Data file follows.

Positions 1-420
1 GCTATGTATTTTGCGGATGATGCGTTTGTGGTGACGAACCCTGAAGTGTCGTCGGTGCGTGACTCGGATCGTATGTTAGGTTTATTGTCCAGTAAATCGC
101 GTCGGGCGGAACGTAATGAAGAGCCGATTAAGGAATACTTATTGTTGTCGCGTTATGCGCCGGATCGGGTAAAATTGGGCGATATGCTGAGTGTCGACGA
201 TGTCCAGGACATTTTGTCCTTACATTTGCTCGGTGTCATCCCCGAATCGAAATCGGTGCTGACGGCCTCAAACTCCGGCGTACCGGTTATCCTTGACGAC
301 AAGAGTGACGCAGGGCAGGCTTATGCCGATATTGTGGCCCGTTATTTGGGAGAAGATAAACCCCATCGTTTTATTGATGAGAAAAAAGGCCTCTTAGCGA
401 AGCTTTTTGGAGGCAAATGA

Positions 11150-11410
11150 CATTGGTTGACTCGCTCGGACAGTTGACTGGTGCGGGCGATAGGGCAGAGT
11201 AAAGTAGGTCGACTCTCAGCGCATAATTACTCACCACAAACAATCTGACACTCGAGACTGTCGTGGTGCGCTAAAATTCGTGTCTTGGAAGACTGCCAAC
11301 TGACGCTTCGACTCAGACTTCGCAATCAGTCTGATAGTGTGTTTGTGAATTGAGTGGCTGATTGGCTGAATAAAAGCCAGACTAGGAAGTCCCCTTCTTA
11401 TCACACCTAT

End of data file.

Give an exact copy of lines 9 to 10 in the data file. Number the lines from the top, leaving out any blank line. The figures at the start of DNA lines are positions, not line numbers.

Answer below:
11201 AAAGTAGGTCGACTCTCAGCGCATAATTACTCACCACAAACAATCTGACACTCGAGACTGTCGTGGTGCGCTAAAATTCGTGTCTTGGAAGACTGCCAAC
11301 TGACGCTTCGACTCAGACTTCGCAATCAGTCTGATAGTGTGTTTGTGAATTGAGTGGCTGATTGGCTGAATAAAAGCCAGACTAGGAAGTCCCCTTCTTA